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Exacerbations: They Are Different for All of Us

Last updated: January 2023

Some people with COPD have never had the experience of an exacerbation but others know all too well what it is and when it is time to ask for help.

A worsening of symptoms

According to a quick Google search, an exacerbation is a worsening of symptoms. Those of us with COPD usually know what that means. A worsening of symptoms usually means a chest infection like a cold that brings with it greater shortness of breath and additional phlegm production. This can lead to pneumonia and could result in being put on the dreaded ventilator or life support.

A life-changing situation

For most of us, having an exacerbation is our greatest fear. Encountering someone who has a cold can mean a life-changing situation. Some of us will bounce back but others will not, and we are often left with a permanent setback in exercise tolerance and breathing ability.

In order to know if you are experiencing a true exacerbation, we must first establish a baseline. It's good to know that exacerbations can be sudden or gradual. It is also a good idea to journal your symptoms daily to gain greater knowledge about normal vs. not normal. Only then can we begin to understand our COPD.

Very careful to plan trips

We are ever so careful of using carts in the store or touching handles and doorknobs. I used to think I was a germaphobe but now I realize that it is just good personal hygiene. Washing my hands more than the average person would and always avoiding large crowds and intimate contact is what works for me.

I tend to stay in most days and must set goals to work at leaving my house 2 or 3 times per week. I am very careful to plan trips so there is always a positive outcome. I can only stay out for as long as my tank will allow me to, so my trips tend to be shorter than 5 hours.

Your action plan

For most of us, our doctors have given us a standing prescription of antibiotics and steroids called an action plan. We should have been schooled on when and how to begin our action plan. If you are still not sure, this is the time to get in touch with your doctor and follow their advice on starting to follow the action plan that has been set out for you. In the absence of being able to talk to your doctor, you should go to the emergency room, especially if you do not have home oxygen or a BiPap machine.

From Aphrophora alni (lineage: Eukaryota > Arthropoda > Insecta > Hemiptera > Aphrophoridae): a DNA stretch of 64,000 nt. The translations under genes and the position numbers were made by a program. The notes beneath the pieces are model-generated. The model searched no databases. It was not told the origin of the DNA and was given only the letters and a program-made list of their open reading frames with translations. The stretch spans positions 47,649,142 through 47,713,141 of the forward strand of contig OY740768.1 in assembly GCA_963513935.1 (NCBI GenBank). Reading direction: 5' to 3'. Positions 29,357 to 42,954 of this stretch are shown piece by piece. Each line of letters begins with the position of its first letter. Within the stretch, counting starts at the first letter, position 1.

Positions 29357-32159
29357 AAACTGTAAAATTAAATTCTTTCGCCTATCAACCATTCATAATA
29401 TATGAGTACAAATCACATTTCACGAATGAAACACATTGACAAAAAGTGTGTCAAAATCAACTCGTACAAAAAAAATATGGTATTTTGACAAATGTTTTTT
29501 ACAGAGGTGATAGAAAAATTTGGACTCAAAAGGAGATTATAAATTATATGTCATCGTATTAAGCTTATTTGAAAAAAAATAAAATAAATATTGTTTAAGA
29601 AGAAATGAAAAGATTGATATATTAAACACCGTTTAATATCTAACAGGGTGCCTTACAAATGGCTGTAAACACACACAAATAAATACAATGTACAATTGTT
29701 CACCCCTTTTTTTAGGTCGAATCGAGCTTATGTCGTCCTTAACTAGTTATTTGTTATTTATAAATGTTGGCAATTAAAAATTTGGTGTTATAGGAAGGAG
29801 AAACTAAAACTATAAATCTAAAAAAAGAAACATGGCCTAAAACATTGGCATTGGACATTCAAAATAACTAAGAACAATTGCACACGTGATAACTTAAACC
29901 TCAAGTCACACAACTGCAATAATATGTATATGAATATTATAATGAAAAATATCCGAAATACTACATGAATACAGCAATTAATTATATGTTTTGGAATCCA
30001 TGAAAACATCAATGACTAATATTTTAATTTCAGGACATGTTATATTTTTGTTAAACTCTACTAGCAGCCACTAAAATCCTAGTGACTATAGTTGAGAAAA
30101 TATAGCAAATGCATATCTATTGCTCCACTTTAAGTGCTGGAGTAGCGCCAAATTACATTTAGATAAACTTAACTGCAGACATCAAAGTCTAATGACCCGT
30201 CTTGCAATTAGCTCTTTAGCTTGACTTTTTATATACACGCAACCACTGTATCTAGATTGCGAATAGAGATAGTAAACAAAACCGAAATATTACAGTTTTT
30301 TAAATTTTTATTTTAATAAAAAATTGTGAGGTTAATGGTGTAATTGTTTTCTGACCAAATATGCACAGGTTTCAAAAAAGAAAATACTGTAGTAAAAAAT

For me, an exacerbation is a little more serious and leads to a sudden cardiac arrest. It is a fatal condition where the heart loses its connection and stops beating. Without CPR or an AED, I would have died 4 years ago. Each time I have an exacerbation, it leaves me a little weaker. After each exacerbation, I start at the beginning of my exercise regime again and hope to build up in a few weeks, to get to the level where I left off.

What do exacerbations feel like for you? Share more here!

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This article represents the opinions, thoughts, and experiences of the author; none of this content has been paid for by any advertiser. The COPD.net team does not recommend or endorse any products or treatments discussed herein. Learn more about how we maintain editorial integrity here.

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